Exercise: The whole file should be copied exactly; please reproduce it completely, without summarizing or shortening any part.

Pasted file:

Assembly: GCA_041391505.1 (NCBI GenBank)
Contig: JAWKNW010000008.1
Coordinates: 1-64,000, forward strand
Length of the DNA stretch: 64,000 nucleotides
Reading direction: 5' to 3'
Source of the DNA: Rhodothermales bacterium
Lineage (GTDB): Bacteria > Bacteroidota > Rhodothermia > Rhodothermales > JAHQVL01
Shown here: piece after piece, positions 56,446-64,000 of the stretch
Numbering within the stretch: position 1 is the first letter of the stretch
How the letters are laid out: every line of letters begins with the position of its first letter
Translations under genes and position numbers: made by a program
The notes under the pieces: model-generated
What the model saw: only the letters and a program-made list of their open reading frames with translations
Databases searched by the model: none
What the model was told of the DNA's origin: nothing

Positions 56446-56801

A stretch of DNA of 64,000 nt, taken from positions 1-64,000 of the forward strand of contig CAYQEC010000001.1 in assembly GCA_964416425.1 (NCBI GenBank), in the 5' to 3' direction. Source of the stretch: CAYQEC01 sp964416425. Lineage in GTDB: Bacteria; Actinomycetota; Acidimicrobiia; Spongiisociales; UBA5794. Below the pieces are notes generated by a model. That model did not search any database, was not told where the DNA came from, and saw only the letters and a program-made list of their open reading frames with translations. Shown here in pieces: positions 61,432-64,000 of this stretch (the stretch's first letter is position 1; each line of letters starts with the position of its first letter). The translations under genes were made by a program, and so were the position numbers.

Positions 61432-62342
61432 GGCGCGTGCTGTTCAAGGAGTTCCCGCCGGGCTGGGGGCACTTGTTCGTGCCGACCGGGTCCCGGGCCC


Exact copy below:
Assembly: GCA_041391505.1 (NCBI GenBank)
Contig: JAWKNW010000008.1
Coordinates: 1-64,000, forward strand
Length of the DNA stretch: 64,000 nucleotides
Reading direction: 5' to 3'
Source of the DNA: Rhodothermales bacterium
Lineage (GTDB): Bacteria > Bacteroidota > Rhodothermia > Rhodothermales > JAHQVL01
Shown here: piece after piece, positions 56,446-64,000 of the stretch
Numbering within the stretch: position 1 is the first letter of the stretch
How the letters are laid out: every line of letters begins with the position of its first letter
Translations under genes and position numbers: made by a program
The notes under the pieces: model-generated
What the model saw: only the letters and a program-made list of their open reading frames with translations
Databases searched by the model: none
What the model was told of the DNA's origin: nothing

Positions 56446-56801

A stretch of DNA of 64,000 nt, taken from positions 1-64,000 of the forward strand of contig CAYQEC010000001.1 in assembly GCA_964416425.1 (NCBI GenBank), in the 5' to 3' direction. Source of the stretch: CAYQEC01 sp964416425. Lineage in GTDB: Bacteria; Actinomycetota; Acidimicrobiia; Spongiisociales; UBA5794. Below the pieces are notes generated by a model. That model did not search any database, was not told where the DNA came from, and saw only the letters and a program-made list of their open reading frames with translations. Shown here in pieces: positions 61,432-64,000 of this stretch (the stretch's first letter is position 1; each line of letters starts with the position of its first letter). The translations under genes were made by a program, and so were the position numbers.

Positions 61432-62342
61432 GGCGCGTGCTGTTCAAGGAGTTCCCGCCGGGCTGGGGGCACTTGTTCGTGCCGACCGGGTCCCGGGCCC